China’s economy grew by 6.8% in the December quarter compared to the same period a year earlier, leaving total growth in 2016 at 6.7%.
While the weakest annual growth seen since 1990, it was still smack-bang in the middle of the government’s 6.5% to 7% GDP growth target for the year, and defied the now perennial view of some analysts that the economic miracle would derail in spectacular fashion.
However, in order to achieve that result, policymakers had to turn to the growth levers used in the past — government spending, strength in residential property prices and debt — a concoction many believe will not be sustainable beyond the near-term to bolster economic activity.
Indeed, it appears that longer-term concerns over financial stability took a backseat in 2016, largely overlooked in favour of supporting near-term economic growth.
Having now had time to digest the Chinese GDP report, released last Friday, analysts are now having their say on what they expect will occur in the year ahead.
To Julia Wang, China economist at HSBC, while another small deceleration in economic growth is likely, to ensure that expected slowdown isn’t more pronounced, policymakers will need growth to be “firmer” with the drivers more “broader”.
In particular, she believes one area will be key in determining how the overall economy performs: private sector business investment.
“(This) is the key, as the private sector accounts for over 70% of output and over 80% of urban employment,” she wrote in a report released on Monday. “Despite fiscal stimulus which boosted public sector spending, private investment remained at very depressed levels (in 2016).”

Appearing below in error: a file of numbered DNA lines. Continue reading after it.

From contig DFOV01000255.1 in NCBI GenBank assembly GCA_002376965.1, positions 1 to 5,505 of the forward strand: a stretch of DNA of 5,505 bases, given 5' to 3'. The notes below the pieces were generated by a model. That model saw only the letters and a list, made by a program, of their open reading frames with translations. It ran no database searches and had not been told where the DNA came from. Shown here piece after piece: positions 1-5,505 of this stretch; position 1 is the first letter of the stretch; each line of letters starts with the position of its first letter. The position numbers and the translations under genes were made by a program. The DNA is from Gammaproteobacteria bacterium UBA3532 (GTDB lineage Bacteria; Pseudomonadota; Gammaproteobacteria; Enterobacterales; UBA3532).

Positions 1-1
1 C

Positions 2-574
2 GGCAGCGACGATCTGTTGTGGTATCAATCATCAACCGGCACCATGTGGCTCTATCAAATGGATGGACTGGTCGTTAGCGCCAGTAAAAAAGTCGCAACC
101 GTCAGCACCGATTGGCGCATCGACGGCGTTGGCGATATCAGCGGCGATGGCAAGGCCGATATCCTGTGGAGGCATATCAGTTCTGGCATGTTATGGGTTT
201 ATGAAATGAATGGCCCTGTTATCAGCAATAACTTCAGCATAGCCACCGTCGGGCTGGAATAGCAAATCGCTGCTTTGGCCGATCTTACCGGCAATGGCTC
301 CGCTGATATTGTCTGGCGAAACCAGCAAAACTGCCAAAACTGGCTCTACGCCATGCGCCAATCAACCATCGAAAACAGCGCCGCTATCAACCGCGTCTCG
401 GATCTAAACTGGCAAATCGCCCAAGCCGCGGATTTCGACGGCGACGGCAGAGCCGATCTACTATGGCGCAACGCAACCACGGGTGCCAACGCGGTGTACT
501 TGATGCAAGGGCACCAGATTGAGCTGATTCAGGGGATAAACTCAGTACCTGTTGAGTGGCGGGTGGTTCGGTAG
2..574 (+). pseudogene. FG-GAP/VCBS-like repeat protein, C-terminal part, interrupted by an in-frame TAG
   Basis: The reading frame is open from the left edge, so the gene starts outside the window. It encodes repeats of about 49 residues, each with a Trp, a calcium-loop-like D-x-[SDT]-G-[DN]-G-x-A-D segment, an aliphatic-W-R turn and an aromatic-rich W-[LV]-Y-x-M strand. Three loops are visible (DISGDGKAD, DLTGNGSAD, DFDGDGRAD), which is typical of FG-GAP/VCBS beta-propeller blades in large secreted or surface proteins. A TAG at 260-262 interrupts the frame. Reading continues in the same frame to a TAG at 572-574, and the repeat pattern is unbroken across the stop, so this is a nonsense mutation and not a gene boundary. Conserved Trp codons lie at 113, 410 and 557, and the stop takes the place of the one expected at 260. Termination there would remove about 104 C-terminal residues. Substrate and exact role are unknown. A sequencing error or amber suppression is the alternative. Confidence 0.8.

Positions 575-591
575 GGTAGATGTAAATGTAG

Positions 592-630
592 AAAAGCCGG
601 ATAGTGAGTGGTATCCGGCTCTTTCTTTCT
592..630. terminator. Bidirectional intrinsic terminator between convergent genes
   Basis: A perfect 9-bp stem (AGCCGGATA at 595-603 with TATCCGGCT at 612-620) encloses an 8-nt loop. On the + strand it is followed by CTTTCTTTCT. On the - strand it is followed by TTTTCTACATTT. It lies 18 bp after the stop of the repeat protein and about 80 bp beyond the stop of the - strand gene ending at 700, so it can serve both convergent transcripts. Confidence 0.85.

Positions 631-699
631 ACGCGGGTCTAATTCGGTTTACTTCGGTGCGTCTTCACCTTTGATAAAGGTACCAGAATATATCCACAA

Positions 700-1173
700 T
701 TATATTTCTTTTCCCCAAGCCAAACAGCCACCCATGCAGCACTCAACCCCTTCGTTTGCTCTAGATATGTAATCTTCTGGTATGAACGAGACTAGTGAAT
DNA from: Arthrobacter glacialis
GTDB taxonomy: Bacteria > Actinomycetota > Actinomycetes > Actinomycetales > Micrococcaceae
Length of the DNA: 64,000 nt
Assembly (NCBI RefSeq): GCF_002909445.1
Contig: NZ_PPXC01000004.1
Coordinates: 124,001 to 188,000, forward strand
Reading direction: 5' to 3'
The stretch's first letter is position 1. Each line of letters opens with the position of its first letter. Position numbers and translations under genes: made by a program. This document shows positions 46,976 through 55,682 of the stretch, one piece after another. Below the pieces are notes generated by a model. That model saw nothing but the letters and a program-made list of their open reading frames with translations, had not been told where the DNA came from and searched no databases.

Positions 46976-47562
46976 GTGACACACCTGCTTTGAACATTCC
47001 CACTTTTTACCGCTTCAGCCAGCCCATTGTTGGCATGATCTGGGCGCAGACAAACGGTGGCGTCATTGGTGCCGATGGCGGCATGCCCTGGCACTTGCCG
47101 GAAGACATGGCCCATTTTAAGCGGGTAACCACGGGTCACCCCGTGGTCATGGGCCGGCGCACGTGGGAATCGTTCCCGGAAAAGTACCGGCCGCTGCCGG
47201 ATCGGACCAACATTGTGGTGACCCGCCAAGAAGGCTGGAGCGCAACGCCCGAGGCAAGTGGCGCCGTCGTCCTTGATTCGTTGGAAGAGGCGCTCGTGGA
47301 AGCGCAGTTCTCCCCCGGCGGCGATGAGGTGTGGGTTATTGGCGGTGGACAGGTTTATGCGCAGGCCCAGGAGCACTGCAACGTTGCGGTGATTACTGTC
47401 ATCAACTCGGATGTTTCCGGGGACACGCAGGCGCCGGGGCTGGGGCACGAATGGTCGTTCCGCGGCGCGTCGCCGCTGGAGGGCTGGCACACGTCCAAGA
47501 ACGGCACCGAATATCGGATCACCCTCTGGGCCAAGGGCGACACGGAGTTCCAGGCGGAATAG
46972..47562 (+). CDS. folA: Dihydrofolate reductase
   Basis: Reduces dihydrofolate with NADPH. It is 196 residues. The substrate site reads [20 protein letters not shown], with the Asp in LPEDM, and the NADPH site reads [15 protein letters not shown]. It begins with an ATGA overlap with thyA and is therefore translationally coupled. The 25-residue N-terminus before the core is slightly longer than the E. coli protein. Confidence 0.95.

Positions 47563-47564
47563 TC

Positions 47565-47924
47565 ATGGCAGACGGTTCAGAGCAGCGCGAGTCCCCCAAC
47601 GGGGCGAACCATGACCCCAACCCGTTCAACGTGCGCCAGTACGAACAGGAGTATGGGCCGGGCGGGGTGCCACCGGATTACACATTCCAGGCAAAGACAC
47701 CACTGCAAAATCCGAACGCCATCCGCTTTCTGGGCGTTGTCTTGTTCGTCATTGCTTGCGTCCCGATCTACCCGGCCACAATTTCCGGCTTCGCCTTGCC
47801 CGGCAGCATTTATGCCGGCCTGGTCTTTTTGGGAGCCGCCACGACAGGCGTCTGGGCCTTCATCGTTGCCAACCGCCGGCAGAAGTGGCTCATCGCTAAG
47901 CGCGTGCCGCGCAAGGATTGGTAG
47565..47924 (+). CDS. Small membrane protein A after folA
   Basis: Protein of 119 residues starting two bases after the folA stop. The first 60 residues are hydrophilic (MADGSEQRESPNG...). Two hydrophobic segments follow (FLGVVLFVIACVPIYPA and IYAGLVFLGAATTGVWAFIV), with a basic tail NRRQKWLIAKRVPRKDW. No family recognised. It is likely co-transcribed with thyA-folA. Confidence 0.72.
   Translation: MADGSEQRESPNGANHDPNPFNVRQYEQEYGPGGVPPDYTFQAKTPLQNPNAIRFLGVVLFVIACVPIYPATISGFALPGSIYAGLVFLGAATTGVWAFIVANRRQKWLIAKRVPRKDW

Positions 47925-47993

According to data released by China’s National Bureau of Statistics (NBS), private fixed asset urban investment grew by just 3.2% last year, well below the 18.7% lift reported by China’s public-sector firms over the same period.
This, she says, saw “private sector confidence decline steadily”, noting that with many private sector firms saw greater investment opportunities overseas rather than in the domestic economy, exacerbating capital outflows during the year.
Wang says that “to reverse the trend, a range of policies from tax and fee charges reduction, to faster state-owned enterprise (SOE) reforms are needed”, suggesting that this not only holds the key to more sustainable growth but also reduced capital outflows.
“The fundamental solution lies in boosting private sector confidence,” she says.
“SOE reforms, such as shutting down ‘zombie’ SOEs and accelerating debt resolution, will help to give more business opportunities to the private sector and boost confidence in the outlook of the economy.”
Despite uncertainty as to whether or not that can be achieved, Wang sees only a modest slowdown in Chinese economic growth in 2017, forecasting a step-down to 6.5% as continued government infrastructure investment offsets a likely slowdown in property market activity, particularly in the nation’s largest cities.
“From a cyclical perspective, even as real growth may still slow in 2017 compared with 2016, the slowdown will be marginal and will not derail the reflationary trend which is good for the economy from a business profit and debt burden perspective,” she says.
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